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Better Storytelling Through Chemistry

Moving an audience isn’t easy. If it was, everyone would do it. But even though it can be difficult, that doesn’t mean it has to be complicated. In fact, many of the most effective storytelling techniques are actually simple, neurological hacks.

Let’s take a look at three primary chemical agents of motivation and how storytellers provoke them.

Thanks to cortisol, storytellers can capture an audience’s attention.

You have an idea. You need your audience to act. Wouldn’t it be nice if you had their undivided attention? Wouldn’t it be great if they were prepared to act on your challenges? The best storytellers know how to put their audiences in that state, thanks to cortisol.

To our primitive bodies, there’s absolutely no difference between a threat and an opportunity. We respond the same way in either case. The hypothalamus, pituitary gland and adrenal cortex work in concert to produce cortisol. Once cortisol works its magic in the blood stream, our bodies undergo a rapid and significant change. Because we’ve perceived a threat, our blood pressure increases, our livers release more sugar and our breathing escalates, oxygenating our blood and muscles. Why? We’re preparing to act. We think we’ll need the extra strength and stamina.

To trigger cortisol:

  • Consider the convention. Then do the opposite. If most presentations take place in one conference room, schedule yours in another. Or the courtyard.
  • Use surprise to your advantage. Play music as you take the stage. Perhaps loudly. Open by asking a disarming or otherwise thought-provoking question. Fire a confetti cannon.
  • Open your persuasion with a clear picture of “the enemy.” Your audience needs to know who they’re against as much as who they’re for. Painting a vivid picture of the forces against your idea is a surefire way to unlock “threat mode” in your audience.


Oxytocin paves the way for empathy.

As a hormone, oxytocin has been associated with evoking feelings of contentment, reduced anxiety, calmness and security. Its production and distribution within the body increase during disclosure of emotional events, dubbing it the “trust hormone.” No wonder the highest recorded levels of oxytocin in humans occur in mothers during an infant’s first nursing. Oxytocin has also been tested in intergroup bonding settings, where its administration proved to help racially diverse teams agree on complicated issues. This is powerful stuff.

To unlock oxytocin:

  • Make your audience laugh. Not a comedian? Show them someone who is. A :90 clip of some side-splitting standup can start the drip.
  • Make your audience cry. No, really. Studies show watching a tear-jerking movie has caused oxytocin levels to increase as effectively as having an orgasm. Hint: Only one of these is appropriate in your presentation.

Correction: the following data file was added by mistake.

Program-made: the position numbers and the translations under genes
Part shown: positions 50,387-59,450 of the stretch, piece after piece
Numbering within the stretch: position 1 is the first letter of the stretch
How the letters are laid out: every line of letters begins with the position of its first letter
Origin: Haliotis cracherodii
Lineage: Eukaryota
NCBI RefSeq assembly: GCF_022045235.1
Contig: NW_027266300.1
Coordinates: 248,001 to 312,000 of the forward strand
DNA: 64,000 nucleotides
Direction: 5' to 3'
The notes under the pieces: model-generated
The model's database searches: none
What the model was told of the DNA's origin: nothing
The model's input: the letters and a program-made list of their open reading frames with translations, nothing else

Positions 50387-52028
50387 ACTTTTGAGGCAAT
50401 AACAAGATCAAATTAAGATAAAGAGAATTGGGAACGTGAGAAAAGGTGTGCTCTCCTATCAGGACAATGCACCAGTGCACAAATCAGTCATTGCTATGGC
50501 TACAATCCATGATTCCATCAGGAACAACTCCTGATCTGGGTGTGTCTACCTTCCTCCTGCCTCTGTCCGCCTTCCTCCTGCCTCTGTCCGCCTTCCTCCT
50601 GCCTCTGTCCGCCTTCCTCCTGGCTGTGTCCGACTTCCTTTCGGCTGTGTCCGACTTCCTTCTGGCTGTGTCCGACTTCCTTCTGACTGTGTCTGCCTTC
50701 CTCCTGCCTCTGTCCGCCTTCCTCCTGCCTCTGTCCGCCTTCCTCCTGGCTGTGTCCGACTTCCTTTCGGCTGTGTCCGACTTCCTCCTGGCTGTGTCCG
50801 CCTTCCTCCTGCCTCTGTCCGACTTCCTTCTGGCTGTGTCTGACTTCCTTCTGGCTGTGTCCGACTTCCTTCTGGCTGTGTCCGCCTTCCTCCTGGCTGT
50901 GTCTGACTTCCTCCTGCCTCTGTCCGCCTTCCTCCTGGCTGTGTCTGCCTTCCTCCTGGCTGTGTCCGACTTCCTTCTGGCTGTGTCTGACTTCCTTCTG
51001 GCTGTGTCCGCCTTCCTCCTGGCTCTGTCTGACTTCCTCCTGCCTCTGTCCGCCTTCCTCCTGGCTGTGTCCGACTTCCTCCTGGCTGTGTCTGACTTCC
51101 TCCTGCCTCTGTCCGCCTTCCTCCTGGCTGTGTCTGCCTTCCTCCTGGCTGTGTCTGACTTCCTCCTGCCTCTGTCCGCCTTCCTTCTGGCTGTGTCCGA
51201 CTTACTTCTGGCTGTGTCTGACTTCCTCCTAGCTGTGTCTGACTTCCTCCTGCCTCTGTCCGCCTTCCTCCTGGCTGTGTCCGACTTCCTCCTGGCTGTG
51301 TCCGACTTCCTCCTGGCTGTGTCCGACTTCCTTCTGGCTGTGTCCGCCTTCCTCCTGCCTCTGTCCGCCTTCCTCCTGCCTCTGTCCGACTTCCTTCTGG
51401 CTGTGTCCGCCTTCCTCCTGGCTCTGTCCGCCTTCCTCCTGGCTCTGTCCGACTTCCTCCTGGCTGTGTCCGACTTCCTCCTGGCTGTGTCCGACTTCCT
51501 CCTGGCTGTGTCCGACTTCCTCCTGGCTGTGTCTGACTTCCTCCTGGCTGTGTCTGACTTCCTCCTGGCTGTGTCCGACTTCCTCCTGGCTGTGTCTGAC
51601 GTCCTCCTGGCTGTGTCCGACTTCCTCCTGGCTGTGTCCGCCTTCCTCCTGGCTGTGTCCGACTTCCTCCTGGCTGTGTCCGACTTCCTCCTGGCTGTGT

• Give something away. Sorry Ellen, we just revealed your secret recipe. In The Moral Molecule, Dr Paul Zak posits something as simple as taking a friend to dinner can kickstart a cycle of virtuosity. Imagine that on a scale appropriate to your audience. Can’t afford to give away a car? Try handing out a few gift cards and see how generosity activates oxytocin.


Dopamine is the harbinger of happy.

Neurotransmitter dopamine has an important job to do: It mediates pleasure in the brain. It’s the reason we want more of something, like how that last bowl of ice cream won’t likely be our last bowl of ice cream. Because the brain’s dopamine transmitters become active when we’re doing something we like, this agent is a particularly powerful tool. One of the brain’s dopamine pathways plays a major role in reward-motivated behavior, indicting dopamine as the culprit in our bad habits, but also the administrator of our best. Interestingly, dopamine has also been credited with determining what lingers in our short-term memory. Instant gratification has a face: Dopamine.


To dial up the dopamine:

  • Assign a creative task. Asking your audience to do something that requires their creativity – even as simple as drawing a picture, writing one sentence, taking a photo or closing their eyes and imagining something – can fire these synapses. Why? Because it feels good to scratch that creative itch. Your audience may not expect it, and the surprise can amplify the reward.
  • Challenge your audience. Since increased dopamine is observed in the body both at the goal-setting and -achieving phases, simply throwing out a challenge – like “Let’s raise 2 million dollars by March!” – can be an effective mechanism. The only caveat: Your audience must be invested in the purpose before the challenge has teeth. Otherwise, they may file this exhilaration under fleeting rather than sticky. (To properly invest them, consult cortisol and oxytocin.)

Despite how complex the human brain seems, thousands of years of cognitive sciences boil down to one underscored thought: There’s very little we know about the human brain. However, what we do know places the advantage squarely in the hands of those who know how to leverage this knowledge. So tell a story. Unlock these powerful chemical agents. Watch your audience move.


Don’t stop here. Presentations get stronger and ideas get stickier when you and your team invest time to train. Learn more about presentation storytelling here: Presentation Skills Training.